The Darkest Touch

By: Gena Showalter

Rejected by a rock. “Stay out of this, warrior. It’s between Wilson and me.” Too agitated to sit, she paced in the center of her cell. Out of sight, out of mind.

At least in theory. I’m alone. Again.

“Been here centuries,” she muttered to herself. “Wilson stayed with me through it all. Even when I was shackled to the wall.” With no weapon, she’d had to gnaw through her wrists to free her arms, and then, after her hands had grown back, she’d had to sharpen rocks and bone into blades and hack off her feet to free her legs. “And he abandons me now? He’s as much a bastard as Cronus.”

Well, he would miss the big finale. She would finish the painstaking process of cutting the brimstone scars out of her skin...and everything would go boom.

The scars had a name...a name...wards! Yes. That’s what her people called them.

The wards! Though it took several tries, her fingers nearly too swollen to close around the shiv’s handle, she managed to pick up the weapon.

“Stupid wards and stupid brimstone,” she grumbled. Somehow they were the Kryptonite of her entire race. Basically, Keeley’s worst nightmare.

Running the sulfuric rocks over spirit or flesh would scar even an immortal, but on her, those scars were accompanied by weakness. If she had enough of them, they would totally negate her power. Even as immense as it was.

Brought so low by so little.

She couldn’t punish Torin and Cronus properly until every single one of her wards had been removed. And they had to be punished.

Considering her flesh sometimes wove back together—with the scars still intact—it was meticulous, frustrating work. Everything always depended on the condition of her body. Well-fed, she could create brand-new cells. Starved, she merely regenerated the old ones.

Exactly why I saved every bug to pass through my cell these past few weeks. Dead beetles crawling. Had a big breakfast just this morning.

Once, the wards had covered every inch of her. To remove them from her back, she’d had to treat the walls like scratch pads from hell and rub, rub, rub. Her face, torso and legs had been easier, though no less excruciating. All she had left were a few tiny scars on her arm...and one that had regenerated again and again.

Not this time.

“I truly am sorry,” Torin said.

She would have found the throaty, masculine tenor of his voice thrilling if she hadn’t hated him so much. Was his remorse even genuine?

“At least you still have Wilson,” he added. “Whoever he is.”

“My pet rock. We recently parted ways.”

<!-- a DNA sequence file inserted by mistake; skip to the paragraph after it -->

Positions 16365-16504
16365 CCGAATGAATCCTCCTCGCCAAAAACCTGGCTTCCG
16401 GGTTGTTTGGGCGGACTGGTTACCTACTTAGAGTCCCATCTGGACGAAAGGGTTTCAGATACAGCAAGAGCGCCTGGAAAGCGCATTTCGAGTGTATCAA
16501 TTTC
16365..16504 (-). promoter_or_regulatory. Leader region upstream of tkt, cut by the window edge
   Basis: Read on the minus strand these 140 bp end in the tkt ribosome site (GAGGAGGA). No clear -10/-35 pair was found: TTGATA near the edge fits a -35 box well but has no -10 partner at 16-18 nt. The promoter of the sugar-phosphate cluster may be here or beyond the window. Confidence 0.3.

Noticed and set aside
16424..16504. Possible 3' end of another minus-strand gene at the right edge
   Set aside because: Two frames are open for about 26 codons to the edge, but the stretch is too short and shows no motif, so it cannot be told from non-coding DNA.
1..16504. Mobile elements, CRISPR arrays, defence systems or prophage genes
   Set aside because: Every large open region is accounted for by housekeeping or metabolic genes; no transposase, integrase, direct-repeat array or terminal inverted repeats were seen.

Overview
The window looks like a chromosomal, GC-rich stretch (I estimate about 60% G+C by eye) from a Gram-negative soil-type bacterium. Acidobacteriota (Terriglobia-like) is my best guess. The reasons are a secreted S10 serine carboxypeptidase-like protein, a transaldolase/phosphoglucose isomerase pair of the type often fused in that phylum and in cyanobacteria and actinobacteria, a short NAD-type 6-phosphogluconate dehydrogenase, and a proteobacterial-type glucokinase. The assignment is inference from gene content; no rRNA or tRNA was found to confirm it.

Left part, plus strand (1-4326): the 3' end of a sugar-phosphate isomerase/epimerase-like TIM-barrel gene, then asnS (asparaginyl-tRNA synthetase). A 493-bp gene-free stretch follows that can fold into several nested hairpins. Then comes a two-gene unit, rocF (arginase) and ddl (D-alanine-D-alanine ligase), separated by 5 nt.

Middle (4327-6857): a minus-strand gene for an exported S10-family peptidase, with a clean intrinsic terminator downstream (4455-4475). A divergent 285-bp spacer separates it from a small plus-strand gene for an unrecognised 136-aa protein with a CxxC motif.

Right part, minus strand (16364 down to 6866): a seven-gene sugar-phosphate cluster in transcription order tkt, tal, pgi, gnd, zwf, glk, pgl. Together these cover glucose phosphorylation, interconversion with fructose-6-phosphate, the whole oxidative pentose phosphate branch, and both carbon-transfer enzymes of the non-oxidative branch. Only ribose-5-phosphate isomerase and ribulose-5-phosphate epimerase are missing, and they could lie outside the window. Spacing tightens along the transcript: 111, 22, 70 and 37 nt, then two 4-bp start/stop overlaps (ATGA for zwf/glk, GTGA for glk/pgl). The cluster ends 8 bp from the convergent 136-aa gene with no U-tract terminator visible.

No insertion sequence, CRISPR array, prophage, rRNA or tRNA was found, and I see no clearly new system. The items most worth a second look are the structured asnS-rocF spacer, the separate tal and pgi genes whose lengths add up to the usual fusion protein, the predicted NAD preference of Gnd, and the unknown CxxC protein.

“Oh. I’m...uh, sorry about that, too.”

“Don’t be. It was a mutual decision.”

A pause. Then, “I’m still sorry.”

“ your breath, as it will soon be your last.” Her hand tightened on the shiv. What was done was done and could never be undone. Never, never, never. “I made the mistake of pardoning someone who wronged me once before.” The man she’d loved and had planned to marry. “I’ve had to live with the consequences ever since.”

Although...she should probably be grateful to Hades. Before she’d met him, she’d had very little control of her abilities. With a single burst of power, she’d slaughtered more than half of her people—in less than a second.

The rest of her people had sought revenge.

Hades swooped to the rescue, carrying her to the underworld, his home. He’d taught her everything she needed to know to not only survive but thrive. He’d even praised her when she’d leveled his palace and he’d had to build a new one. That’s my good, fearsome girl.

Keeley rammed the shiv so deep she hit bone.

“I know you crave vengeance,” Torin said, his voice a life raft of calm in the sea of her mounting anger, “but even if we get out of here, you won’t be able to claim it. You can’t touch me or you will sicken.”

He sounded remorseful about that, too.

A lie, surely.

“Killing you isn’t the only way to achieve vengeance, warrior.”

A pause crackling with tension. “What are you saying?”

“I told you I had heard of you, yes?” Galen, the keeper of Jealousy and False Hope, was one of the greatest enemies of the Lords of the Underworld...and he was a prisoner here. Had been for months. They’d spent the first few weeks of their association exchanging information and would have continued to do so if he hadn’t deteriorated from illness and hunger and gone radio silent.

Which was unfortunate. Knowledge was more precious than gold, and she always craved more. The very reason I once set up a network of spies stretching from one corner of the world to another. She knew things even the Titans and Greeks didn’t know. She just had to remember them.

“You love your friends,” she said. “Provide for them. Protect them.”

“What does that have to do with anything?”

As a former royal soldier for the Greeks, who made Roman gladiators look like marshmallows, he had to know where she was going with this. “Stop me if you’ve heard this one, but...I can kill them.”

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